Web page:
A team of scientists has developed a way to potentially thwart the spread of a disease-causing bacterium that harms more than 100 plant species worldwide, an advance that could save the nursery industry billions a year.
In a way, plants are energy wasters: in order to protect themselves from excessive electron transport, they continuously quench light energy and don’t use it for photosynthesis and biomass production. A mutation can make them work more efficiently. To this end, the research team identified several thousand proteins, determined their respective amounts in mutant and reference lines and combined the findings with measurements of photosynthetic performance.
Glyphosate is a widely used broad-spectrum herbicide that targets both broadleaf plants and grasses (dicots and monocots). This recent work aids our understanding of adaptive evolution in amaranth plants and has implications for optimizing pesticide use in the environment.
A common agricultural spray may be the key to preventing smoky flavor. It’s a problem plaguing grape-growers worldwide—in an ever-changing climate, how can they protect their crops from the undesirable effects of wildfire smoke exposure.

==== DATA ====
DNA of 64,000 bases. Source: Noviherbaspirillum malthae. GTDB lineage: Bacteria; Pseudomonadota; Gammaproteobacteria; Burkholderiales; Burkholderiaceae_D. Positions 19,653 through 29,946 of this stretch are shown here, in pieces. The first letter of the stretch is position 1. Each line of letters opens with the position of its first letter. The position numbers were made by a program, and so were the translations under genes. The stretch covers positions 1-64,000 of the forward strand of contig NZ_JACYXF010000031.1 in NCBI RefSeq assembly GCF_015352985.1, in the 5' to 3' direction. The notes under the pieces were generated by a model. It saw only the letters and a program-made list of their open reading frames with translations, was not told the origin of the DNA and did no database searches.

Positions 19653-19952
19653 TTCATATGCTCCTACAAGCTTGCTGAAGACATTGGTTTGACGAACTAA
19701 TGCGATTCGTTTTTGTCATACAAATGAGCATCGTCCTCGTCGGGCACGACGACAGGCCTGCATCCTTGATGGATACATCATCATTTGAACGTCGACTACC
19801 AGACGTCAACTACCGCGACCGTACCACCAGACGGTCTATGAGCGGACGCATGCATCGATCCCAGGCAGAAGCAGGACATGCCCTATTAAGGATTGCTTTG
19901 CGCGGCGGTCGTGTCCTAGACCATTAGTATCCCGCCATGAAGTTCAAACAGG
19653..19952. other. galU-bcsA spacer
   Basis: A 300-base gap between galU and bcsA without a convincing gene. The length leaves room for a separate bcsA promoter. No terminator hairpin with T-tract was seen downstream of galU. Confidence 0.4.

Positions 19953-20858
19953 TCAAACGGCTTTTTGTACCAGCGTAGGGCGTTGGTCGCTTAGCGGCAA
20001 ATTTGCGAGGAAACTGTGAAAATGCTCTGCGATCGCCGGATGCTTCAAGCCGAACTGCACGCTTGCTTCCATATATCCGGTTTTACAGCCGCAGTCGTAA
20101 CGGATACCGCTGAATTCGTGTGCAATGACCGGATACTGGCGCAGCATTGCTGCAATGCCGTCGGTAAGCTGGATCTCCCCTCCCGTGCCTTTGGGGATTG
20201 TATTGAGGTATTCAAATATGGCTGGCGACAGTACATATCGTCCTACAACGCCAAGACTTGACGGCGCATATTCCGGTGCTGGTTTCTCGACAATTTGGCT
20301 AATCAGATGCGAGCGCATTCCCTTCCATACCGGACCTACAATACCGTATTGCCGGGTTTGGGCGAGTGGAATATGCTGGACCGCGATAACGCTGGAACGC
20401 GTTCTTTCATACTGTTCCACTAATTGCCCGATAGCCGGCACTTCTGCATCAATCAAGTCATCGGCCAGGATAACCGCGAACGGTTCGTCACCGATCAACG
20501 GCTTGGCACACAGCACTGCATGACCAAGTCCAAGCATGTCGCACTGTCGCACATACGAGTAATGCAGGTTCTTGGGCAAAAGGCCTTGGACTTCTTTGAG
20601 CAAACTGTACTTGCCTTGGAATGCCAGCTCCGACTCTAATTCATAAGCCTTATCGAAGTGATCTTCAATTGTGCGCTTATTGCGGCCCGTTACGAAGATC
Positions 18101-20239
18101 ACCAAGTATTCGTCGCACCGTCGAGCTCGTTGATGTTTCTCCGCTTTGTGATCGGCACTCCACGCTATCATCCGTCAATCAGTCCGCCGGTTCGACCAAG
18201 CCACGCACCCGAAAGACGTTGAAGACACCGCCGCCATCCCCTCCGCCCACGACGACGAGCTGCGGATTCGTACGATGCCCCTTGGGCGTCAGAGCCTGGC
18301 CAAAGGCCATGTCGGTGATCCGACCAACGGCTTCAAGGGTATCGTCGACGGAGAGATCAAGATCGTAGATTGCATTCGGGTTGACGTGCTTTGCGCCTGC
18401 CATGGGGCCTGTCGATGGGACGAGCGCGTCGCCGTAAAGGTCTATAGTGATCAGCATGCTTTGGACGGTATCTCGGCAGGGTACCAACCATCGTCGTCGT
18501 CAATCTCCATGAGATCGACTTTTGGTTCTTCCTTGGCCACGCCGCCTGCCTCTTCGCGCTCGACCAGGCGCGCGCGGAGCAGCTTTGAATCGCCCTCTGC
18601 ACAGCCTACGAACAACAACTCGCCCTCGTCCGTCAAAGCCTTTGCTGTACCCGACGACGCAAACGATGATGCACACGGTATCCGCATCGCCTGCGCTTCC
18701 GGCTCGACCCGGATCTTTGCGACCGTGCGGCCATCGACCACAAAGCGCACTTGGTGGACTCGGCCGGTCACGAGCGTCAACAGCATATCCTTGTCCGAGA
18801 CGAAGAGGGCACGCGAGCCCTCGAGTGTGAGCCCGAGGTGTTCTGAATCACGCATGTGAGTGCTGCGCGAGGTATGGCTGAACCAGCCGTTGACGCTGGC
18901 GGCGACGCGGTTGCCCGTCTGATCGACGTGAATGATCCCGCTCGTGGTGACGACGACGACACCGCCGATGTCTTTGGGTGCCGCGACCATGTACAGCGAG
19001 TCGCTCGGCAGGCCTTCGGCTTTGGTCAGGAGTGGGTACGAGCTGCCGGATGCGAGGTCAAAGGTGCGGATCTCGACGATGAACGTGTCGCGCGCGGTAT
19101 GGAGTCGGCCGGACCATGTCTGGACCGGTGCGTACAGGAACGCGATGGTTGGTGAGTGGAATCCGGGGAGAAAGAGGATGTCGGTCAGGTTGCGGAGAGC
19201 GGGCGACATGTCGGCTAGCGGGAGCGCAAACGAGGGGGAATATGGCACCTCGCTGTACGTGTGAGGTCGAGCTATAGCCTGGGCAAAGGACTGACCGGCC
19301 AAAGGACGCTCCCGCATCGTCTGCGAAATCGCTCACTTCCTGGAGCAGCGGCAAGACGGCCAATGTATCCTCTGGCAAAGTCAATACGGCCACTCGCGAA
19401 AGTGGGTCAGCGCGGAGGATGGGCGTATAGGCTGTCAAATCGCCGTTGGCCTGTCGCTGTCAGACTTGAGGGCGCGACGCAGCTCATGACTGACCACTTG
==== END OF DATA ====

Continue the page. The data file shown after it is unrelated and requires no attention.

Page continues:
Collectively organising agricultural nature management leads to increased levels of trust between those involved, as well as to a more confidence in the policy.
Speedy Recovery: New Corn Performs Better in Cold
Nearly everyone on Earth is familiar with corn. Literally.
Around the world, each person eats an average of 70 pounds of the grain each year, with even more grown for animal feed and biofuel. And as the global population continues to boom, increasing the amount of food grown on the same amount of land becomes increasingly important.